The Season to Try Mindful Walking

The changing of the seasons from summer to autumn is a favourite time of year for many. The turning leaves and the activity of wildlife can be a feast for the eyes if we get the opportunity to go outside. It may also signal the onset of SAD for many, from the darker mornings and evenings and less time to appreciate the daylight.

One way to improve mood and cultivate mindfulness, which can help through the darker months, is to practice mindful walking. Taking the time to tune into our bodies and our environment can bring a new appreciation for the colder months and can lift the mood enormously.

Mindful walking doesn’t mean taking a hike through the countryside however. It can be practised anywhere; in nature, during the commute or even indoors.

So what is it?

Mindful walking can take many forms but largely falls into one of two categories (or a mixture of both): body awareness and environment awareness. To practice body awareness, we can move with the breath, observing the natural breathing pattern or tuning the breath into each step taken. With environmental awareness, we move steadily but turn our attention to our sensory experience of the environment. What we can see, hear, smell, feel etc. The important thing to remember, mindful walking is not about travelling from A to B, it’s not about getting somewhere. It’s about fully experiencing the present moment through the action of walking.

How to do it

Body Awareness

  • Start walking at a slow and steady pace. Try to match your steps to your breathing but keep the breathing pattern natural rather than extending the breaths.
  • You can hold your hands and arms where they are comfortable – at your sides, behind your back, wherever you like
  • Get used to this pace as you walk around your garden, around your house or along the street – wherever you choose
  • Start to bring your awareness to the feeling of your feet touching the ground. The contact points at various moments of each step. Notice how your arms move. Notice the sway of your hips and your balance as your step from one foot to another. Notice how you hold your head and shift your gaze as you walk.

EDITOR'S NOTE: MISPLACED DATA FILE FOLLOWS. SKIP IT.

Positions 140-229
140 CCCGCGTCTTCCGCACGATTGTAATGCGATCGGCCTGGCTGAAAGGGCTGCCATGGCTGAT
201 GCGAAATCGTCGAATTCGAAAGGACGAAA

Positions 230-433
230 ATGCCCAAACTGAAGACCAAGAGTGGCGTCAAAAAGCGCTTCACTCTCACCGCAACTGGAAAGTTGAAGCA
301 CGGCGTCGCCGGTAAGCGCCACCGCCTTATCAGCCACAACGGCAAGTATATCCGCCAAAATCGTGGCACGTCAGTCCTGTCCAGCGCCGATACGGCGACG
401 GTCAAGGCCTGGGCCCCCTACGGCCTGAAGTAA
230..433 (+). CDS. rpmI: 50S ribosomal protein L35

• If you get distracted, gently bring your attention back to the awareness of your body in motion
  • Try mindful walking for 10 minutes and as you finish, pause for a few moments and set an intention to take mindfulness into the other activities of your day.

Environment Awareness

  • Start off following the first three steps as for body awareness above
  • When you are walking with the breath at a comfortable pace, start to shift your awareness to what you can see. Raise your eye level to take in your surroundings fully. Notice the shapes, colours and textures of the things in your environment. Really take in the details.
  • Next move to what you can hear; the breeze, trees rustling, birdsong, vehicles, people talking, machinery – whatever it is, really pay attention to the sounds in the moment
  • Move on to what you can smell and feel. Use your senses fully to anchor yourself in the present moment.
  • If you get distracted or carried away by thought, just bring yourself back to the sensations of the moment as you steadily continue to walk.
  • As you finish, set yourself a mindful intention for the day.

As you become more experienced at mindful walking, you can try increasing the pace (if you want to) so that you can move mindfully wherever you are going. Otherwise, you can keep mindful walking as a formal practice that you make time for each day.

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